With new state rules limiting how much localities can spend for health services, some polls now show support for acceptance of Medicaid, which has suffered in the past from well-publicized stories of Medicaid fraud in other states.
Republicans who control the legislature have been negotiating with Reagan administration officials to create a new insurance plan which would provide some federal dollars for indigent health care in Arizona, but without Medicaid's regulatory constraints.
Whether, on balance, health care for the poor here has been substantially worse than in states with Medicaid has been as much a matter of dispute as the potential impact of the Reagan budget cuts now being felt throughout the country. But since 1974, when the state legislature passed the Medicaid bill but failed to fund it, Arizona's poor have exerted little pressure on the state government to accept federal funding.
Many doctors and health care officials on both sides of the debate acknowledge that many county hospitals have provided fair to good service and generous private practitioners have picked up enough of the slack to keep dissatisfaction with the system from reaching a critical point.
"I don't like Medicaid, never have," said Dr. George B. Rowland, the Yale-educated director of health services for Maricopa County which includes Phoenix. Yet, the Maricopa County General Hospital, which refused Taylor's request for dentures, is often praised.
Its out-patient waiting rooms, though crowded, are freshly painted, well air-conditioned and have large signs in Spanish and English. A colorful mural of the Arizona desert covers one wall and television sets overhead carry special life-saving information and health skits by television actors.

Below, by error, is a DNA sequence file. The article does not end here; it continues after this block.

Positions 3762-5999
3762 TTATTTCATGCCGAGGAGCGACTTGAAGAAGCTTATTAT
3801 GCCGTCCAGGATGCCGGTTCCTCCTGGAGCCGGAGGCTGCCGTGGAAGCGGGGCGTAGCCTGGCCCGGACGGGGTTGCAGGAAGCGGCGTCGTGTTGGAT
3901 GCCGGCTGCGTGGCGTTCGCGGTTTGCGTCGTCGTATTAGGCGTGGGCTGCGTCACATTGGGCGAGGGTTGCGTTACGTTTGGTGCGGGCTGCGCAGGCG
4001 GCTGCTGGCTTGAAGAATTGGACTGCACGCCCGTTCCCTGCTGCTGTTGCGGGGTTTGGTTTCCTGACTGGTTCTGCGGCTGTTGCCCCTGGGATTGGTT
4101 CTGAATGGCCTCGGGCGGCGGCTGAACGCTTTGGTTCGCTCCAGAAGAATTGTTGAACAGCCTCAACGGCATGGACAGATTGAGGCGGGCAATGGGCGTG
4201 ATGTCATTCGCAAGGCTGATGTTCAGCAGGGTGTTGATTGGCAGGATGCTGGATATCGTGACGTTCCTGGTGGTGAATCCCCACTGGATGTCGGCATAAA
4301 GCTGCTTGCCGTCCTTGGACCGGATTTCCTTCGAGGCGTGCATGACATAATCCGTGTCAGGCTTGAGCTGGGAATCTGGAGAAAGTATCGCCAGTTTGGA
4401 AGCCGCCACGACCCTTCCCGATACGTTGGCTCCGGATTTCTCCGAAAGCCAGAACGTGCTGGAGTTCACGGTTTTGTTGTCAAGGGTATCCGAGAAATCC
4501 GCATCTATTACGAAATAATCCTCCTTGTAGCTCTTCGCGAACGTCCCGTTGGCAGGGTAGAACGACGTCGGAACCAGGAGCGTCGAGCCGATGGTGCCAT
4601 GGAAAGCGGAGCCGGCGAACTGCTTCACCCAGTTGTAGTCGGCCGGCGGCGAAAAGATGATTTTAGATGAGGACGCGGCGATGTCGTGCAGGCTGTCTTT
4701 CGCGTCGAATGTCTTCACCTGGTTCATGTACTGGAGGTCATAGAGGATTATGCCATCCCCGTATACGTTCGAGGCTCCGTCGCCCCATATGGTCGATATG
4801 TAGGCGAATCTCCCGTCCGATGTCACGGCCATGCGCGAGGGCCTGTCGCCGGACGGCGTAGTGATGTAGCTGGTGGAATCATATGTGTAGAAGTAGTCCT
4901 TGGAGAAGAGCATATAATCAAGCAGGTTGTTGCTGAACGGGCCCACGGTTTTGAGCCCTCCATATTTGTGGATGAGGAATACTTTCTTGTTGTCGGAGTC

"The doctors are really good and nice," said Jerry Goodloe, 36, an auto auction driver who was treated at the hospital recently for a head wound suffered in a mugging and for a blood disorder. "If I have the money, I pay, but they haven't come up with any bills," he said.
Rowland said Medicaid requires too much paperwork and encourages too much spending on unneeded medical care since recipients have no incentive to keep expenses low. He said, "What I want is a broadening of the tax base," some way to get more federal money so that more services can be offered in Arizona while still controlling costs.
State and county officials like Rowland insist that the care they provide is just as good as in many Medicaid-funded states.
Although Taylor could have received free dentures in California and New Mexico, 18 states receiving Medicaid funds would have rebuffed him because dental services are not included in their programs.
A U.S. General Accounting Office report describes the savings that can result without Medicaid's insistence that patients be free to choose where they seek care. In 1980, the report said, Arizona's Cochise County contracted with physicians in various towns throughout the county to provide health care services to indigents. All participants in the county program must use these physicians for primary care services.
The change enabled the county "to negotiate a fixed rate per indigent and gain more control over costs," the GAO said.
The report said the county, which paid pharmacies $263,436 for drugs in 1979-80, will save $150,000 in 1981-82 by dispensing drugs from its offices instead of having patients buy medicine from drug stores.
Community health care activists like Cindy Resnick, co-chair of the Pima County Health Services Coalition, argue, however, that the system's limited funding creates other kinds of waste.
She said schools in the Tucson area check all children annually for dental or eye problems. "But if they need glasses or dental work, there is no money to pay for it if they can't afford it themselves," she said.
And even for those who can get service, there are painful waits. Ivan Taylor was back at Maricopa County General last week, this time with what he said was diagnosed as "a rupture in my stomach."
He said he was assured he would get free treatment for it, "but they put me off for six weeks. They were too busy."
Taylor fingered his abdomen gently. "It still hurts," he said.